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Two studies in this week's issue of THE LANCET raise questions about the feasibility and safety of stem-cell therapy for heart disease, suggesting that such treatments could have both benefits and drawbacks.
Adult haemopoietic stem cells give rise to blood cells, and are thought to be able to generate other types of cell. Recent studies have investigated the potential of stem cells to reverse heart damage caused by diseases such as acute myocardial infarction (heart attack). Use of granulocyte-colony stimulating factor (G-CSF) to mobilise stem cells has shown promise, but its safety has not been tested in patients with myocardial infarction.
Hyun-Jae Kang, Huo-Soo Kim, and colleagues from Seoul National University, Republic of Korea, studied 27 patients with stable myocardial infarction who underwent coronary stenting. After follow-up assessment in 11 patients, the investigators noted improved heart function in the seven who were randomly assigned to receive an infusion of their own peripheral blood stem-cells and G-CSF. However, an unexpectedly high rate of in-stent restenosis (recurrence of coronary artery narrowing) was seen in patients given G-CSF, either alone or in combination with stem-cell infusion, and therefore trial enrolment was stopped.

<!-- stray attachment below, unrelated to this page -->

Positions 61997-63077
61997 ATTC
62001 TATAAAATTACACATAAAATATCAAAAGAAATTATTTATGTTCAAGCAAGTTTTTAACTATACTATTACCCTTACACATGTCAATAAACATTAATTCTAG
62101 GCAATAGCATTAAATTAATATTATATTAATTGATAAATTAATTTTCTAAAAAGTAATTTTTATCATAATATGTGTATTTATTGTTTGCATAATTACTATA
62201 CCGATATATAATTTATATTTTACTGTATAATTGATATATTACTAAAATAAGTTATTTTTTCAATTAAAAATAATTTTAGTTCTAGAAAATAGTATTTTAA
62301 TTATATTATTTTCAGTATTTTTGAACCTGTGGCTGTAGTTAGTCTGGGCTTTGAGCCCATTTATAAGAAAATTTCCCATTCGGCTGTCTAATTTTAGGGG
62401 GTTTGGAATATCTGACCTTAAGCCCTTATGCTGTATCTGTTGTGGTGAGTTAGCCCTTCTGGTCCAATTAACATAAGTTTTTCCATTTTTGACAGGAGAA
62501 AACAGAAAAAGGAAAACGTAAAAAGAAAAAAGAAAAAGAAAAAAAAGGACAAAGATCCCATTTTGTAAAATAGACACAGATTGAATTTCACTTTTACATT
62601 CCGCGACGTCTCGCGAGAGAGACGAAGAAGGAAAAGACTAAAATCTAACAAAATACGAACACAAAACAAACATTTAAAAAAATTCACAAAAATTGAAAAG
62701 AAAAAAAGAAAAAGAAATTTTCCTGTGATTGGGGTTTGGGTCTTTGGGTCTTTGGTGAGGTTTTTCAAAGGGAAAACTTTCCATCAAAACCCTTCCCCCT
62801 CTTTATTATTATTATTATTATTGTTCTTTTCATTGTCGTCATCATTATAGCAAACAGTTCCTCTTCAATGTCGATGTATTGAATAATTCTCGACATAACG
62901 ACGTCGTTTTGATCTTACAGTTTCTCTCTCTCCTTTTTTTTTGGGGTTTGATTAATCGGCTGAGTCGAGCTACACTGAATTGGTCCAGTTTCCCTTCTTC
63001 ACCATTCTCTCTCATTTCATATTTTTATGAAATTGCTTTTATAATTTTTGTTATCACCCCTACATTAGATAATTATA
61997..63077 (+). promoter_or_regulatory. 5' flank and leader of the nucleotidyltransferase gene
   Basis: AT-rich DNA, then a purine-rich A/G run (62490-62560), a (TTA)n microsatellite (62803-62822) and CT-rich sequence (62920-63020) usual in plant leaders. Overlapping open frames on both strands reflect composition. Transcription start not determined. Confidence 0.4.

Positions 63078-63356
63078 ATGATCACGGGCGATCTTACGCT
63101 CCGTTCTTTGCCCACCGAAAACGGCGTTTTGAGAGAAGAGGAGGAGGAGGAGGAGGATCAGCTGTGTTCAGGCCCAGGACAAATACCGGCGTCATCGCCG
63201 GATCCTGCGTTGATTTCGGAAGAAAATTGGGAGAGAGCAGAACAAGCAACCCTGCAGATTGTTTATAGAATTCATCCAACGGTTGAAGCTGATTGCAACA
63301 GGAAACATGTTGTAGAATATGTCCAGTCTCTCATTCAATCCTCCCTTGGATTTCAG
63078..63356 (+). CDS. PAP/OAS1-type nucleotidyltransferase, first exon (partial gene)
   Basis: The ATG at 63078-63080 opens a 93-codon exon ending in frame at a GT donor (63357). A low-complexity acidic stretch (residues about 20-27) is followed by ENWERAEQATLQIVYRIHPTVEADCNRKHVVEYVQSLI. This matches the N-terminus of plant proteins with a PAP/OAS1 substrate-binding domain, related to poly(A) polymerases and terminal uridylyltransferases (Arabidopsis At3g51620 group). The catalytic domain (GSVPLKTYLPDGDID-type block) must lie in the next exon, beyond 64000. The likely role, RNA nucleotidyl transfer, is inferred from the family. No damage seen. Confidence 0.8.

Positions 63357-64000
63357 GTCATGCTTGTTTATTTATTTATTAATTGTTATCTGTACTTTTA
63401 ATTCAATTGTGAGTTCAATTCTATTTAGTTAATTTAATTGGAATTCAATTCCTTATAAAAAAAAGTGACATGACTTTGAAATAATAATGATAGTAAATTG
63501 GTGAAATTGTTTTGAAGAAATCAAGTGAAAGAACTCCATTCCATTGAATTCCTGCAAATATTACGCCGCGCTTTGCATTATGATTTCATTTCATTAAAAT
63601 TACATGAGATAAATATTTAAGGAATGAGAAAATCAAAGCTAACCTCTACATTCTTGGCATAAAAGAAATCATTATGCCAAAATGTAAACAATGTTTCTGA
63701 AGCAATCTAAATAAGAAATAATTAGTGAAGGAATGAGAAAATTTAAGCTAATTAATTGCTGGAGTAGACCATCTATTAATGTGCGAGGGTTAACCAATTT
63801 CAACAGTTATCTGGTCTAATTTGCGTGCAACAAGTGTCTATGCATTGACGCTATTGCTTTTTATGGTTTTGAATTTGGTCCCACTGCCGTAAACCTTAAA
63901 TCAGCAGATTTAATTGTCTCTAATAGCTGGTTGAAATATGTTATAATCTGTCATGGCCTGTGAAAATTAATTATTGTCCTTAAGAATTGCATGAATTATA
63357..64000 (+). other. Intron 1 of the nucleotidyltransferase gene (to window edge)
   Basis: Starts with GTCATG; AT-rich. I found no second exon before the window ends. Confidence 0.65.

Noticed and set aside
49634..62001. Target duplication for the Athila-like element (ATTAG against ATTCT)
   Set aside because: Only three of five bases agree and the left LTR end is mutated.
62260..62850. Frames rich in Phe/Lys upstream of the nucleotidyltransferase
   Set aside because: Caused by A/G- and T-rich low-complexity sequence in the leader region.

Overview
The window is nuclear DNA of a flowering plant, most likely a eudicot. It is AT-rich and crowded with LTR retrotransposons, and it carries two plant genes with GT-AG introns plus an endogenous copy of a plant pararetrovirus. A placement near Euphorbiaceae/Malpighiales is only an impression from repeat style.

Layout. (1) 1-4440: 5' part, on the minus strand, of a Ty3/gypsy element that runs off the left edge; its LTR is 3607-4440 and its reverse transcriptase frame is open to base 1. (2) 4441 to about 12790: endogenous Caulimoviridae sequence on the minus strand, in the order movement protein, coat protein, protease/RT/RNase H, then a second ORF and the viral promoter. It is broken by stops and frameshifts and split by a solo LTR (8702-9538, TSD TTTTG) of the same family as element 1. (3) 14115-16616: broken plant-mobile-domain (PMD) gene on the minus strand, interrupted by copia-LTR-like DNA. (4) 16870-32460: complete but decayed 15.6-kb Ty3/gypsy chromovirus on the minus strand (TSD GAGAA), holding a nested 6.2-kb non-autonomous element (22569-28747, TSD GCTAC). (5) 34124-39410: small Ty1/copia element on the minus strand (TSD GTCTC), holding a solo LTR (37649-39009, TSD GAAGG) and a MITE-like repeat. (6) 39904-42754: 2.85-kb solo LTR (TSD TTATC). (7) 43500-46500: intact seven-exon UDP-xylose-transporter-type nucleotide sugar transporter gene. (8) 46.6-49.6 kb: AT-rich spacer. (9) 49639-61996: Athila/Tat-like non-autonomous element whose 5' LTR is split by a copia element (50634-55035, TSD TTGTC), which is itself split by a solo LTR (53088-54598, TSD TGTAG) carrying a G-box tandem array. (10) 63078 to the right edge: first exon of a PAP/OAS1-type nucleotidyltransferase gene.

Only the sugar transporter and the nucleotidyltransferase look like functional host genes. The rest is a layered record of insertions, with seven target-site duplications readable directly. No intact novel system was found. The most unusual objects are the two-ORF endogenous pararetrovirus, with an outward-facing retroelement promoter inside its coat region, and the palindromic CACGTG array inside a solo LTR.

In a Research letter (p 783), Richard Vulliet from the University of California and colleagues report that after being injected with bone-marrow stem-cells, evidence of myocardial infarction was seen in the hearts of dogs.
In a Commentary (p 746), Hiroaki Matsuba (Kyoto University Hospital, Japan) notes that these potential complications should be investigated thoroughly before such methods are more widely used in patients.
Dr. Hyo-Soo Kim, Department of Internal Medicine, Seoul National University Hospital, 28 Yongon-dong, Chongno-gu, Seoul 110-744, Republic of Korea. T) 82-2-760-2226; F) 82-2-766-8904; E) email@example.com.
Dr. P. R. Vulliet, Department of Medical Biosciences, School of Vetinary Medicine, University of California, Davis, CA 95616, USA T) 530-752-7409; F) 530-752-7409; E) firstname.lastname@example.org.
Dr. Hiroaki Matsuba, Department of Cardiovascular Medicine, Kyoto Prefectural University School of Medicine, and Translational Research Centre, Kyoto University Hospital, Kyoto, Japan T) 81-6-6993-9461; F) 81-6-6998-6178; E) email@example.com.
Source: Eurekalert & othersLast reviewed: By John M. Grohol, Psy.D. on 21 Feb 2009
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